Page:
One would think an entity with 13 nuclear facilities that experienced two catastrophic wildfires in recent years would be taking fire prevention seriously.
After all, the 2000 Cerro Grande Fire burned about 7,500 acres of Los Alamos National Laboratory property, resulting in $331 million in damages. And that figure doesn’t include an estimated $15 million in lost productivity per week during a 15-day shutdown and recovery period.
And then there was the 2011 Las Conchas Fire. While it ultimately burned only about 1 acre of LANL land, it forced roughly 10,000 LANL employees out of their offices and out of Los Alamos for more than a week.
But according to a recent report from the Department of Energy’s Office of Inspector General, managers at LANL have not fully implemented measures designed to reduce the impact from wildland fires, including tree thinning in buffer zones below overhead power lines.
The report is so disappointing because the Las Conchas Fire, which burned about 156,293 total acres, started when a tree fell on a power line in the Santa Fe National Forest, resulting in a fast-burning “crown fire” that burned through tree canopy. The report says inspectors found there were 400 to 500 trees per acre in Los Alamos Canyon, although there should be only 40 to 50 trees in an acre.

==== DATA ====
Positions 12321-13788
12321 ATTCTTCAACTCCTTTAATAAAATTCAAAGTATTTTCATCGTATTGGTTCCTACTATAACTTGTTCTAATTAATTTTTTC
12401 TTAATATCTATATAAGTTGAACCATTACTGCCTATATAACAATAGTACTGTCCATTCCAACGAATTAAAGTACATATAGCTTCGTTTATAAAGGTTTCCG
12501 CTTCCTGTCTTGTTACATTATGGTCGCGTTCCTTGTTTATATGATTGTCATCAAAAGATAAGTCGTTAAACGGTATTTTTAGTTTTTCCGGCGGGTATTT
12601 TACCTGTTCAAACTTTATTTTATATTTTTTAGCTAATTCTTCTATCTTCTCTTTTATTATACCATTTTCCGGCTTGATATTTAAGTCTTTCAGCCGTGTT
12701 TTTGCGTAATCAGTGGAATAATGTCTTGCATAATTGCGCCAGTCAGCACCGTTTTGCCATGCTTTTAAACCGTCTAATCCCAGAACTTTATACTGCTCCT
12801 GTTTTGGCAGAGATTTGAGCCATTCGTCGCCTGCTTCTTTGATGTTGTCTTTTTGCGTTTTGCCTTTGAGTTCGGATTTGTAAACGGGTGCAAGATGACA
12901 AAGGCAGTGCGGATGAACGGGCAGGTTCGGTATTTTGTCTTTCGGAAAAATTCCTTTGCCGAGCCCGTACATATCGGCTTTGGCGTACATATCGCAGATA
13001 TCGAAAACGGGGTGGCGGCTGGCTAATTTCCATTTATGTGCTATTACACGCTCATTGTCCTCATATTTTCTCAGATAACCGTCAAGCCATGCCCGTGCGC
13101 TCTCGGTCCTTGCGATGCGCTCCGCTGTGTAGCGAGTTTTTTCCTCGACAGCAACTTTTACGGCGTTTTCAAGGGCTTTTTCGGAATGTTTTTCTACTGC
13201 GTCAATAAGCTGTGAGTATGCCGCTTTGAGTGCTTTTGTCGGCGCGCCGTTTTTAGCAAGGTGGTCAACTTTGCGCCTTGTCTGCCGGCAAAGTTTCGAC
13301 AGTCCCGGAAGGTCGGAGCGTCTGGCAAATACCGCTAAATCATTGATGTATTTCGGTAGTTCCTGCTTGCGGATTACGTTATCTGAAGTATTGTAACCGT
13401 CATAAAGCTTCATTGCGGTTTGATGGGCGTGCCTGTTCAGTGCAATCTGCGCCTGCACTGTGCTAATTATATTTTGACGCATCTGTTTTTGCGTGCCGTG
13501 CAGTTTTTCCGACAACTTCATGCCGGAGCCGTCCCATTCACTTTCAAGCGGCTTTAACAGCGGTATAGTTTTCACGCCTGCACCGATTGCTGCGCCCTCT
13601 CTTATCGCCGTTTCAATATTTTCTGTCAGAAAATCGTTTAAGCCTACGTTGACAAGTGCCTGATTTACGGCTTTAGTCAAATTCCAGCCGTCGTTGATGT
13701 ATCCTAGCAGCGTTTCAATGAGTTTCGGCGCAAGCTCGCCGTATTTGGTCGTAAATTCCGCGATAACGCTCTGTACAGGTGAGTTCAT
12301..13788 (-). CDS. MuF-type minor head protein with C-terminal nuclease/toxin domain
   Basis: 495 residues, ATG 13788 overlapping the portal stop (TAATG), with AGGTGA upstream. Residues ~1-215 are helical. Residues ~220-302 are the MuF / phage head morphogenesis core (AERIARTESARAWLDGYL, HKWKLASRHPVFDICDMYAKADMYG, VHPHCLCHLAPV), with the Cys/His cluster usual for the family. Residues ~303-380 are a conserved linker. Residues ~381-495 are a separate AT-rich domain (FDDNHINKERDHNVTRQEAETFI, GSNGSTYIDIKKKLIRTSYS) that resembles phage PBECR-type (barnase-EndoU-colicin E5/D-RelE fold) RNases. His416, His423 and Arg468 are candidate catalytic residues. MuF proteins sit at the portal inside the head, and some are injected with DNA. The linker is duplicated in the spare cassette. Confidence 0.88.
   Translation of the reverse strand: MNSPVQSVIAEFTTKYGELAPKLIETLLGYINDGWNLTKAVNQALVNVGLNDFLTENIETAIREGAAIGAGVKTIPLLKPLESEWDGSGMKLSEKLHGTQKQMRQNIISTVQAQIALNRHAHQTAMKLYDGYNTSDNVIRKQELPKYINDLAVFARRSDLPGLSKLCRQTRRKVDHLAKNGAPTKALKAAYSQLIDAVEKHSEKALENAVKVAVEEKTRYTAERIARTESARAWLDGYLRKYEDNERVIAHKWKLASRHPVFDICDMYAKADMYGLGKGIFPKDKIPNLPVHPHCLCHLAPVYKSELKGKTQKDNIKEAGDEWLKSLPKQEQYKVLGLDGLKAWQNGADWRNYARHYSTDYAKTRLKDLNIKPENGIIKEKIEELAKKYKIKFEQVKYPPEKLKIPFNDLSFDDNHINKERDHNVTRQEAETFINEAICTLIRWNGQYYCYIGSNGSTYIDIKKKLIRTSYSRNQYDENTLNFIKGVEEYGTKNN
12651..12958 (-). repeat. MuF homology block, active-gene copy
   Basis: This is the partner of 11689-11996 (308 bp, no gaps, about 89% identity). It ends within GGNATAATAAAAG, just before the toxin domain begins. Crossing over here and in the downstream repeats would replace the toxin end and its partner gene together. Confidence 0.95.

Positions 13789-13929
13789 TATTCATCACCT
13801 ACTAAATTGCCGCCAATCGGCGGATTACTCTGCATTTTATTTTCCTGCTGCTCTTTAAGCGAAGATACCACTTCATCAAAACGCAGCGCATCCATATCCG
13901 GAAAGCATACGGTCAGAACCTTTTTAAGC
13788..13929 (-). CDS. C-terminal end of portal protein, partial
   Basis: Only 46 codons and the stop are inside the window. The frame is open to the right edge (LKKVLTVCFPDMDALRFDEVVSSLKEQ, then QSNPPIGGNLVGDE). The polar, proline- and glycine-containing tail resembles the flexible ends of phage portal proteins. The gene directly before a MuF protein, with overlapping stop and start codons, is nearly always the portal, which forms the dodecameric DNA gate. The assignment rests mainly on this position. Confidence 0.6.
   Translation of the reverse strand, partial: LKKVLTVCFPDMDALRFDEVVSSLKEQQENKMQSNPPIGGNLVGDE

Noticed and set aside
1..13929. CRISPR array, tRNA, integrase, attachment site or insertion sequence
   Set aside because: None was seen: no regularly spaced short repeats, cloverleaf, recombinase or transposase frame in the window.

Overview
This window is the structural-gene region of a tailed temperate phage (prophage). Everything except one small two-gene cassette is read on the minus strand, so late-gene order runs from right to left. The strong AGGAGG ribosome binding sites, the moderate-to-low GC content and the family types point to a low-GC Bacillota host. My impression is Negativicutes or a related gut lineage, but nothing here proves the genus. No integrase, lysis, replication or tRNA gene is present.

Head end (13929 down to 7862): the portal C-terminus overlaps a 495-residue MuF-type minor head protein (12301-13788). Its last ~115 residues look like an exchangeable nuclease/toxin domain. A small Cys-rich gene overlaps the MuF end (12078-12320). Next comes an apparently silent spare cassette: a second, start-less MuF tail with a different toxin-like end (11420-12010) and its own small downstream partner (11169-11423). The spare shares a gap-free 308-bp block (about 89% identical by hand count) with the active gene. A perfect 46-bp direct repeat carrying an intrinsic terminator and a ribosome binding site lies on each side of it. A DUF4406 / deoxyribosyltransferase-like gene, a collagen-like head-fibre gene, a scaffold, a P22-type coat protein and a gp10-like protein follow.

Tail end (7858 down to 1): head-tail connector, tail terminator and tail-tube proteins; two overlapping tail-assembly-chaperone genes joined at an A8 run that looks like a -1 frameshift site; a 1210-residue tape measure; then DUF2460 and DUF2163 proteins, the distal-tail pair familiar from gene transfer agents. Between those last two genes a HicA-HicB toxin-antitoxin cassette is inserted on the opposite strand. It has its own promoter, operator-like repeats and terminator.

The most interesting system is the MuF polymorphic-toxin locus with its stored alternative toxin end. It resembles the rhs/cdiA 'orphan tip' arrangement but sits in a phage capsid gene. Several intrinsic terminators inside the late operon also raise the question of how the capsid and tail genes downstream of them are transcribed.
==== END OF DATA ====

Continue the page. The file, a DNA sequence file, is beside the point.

The report says some wildland fire plans were never drafted and some policies were not followed. For example, some fire roads were not maintained to ensure firefighters and equipment could get through, and although lab managers were required to develop a “comprehensive risk-based approach to wildland fire management,” the report says the inspector general wasn’t provided any evidence that emergency preparedness activities were being followed.
LANL is a $14.2 billion national asset. It needs to be protected as such. The report also takes the Department of Energy’s Los Alamos Field Office to task for failing to provide proper oversight. LANL said in response to the report it has already begun thinning of vegetation along access routes, making improvements to fire access roads and the recent removal of thousands of downed trees.
It’s good to see lab managers are finally on it, but progress should be measured by an independent agency – and before another catastrophic blaze. We hope when we look back in a year, significant progress will guard LANL from wildfires.
This editorial first appeared in the Albuquerque Journal. It was written by members of the editorial board and is unsigned as it represents the opinion of the newspaper rather than the writers.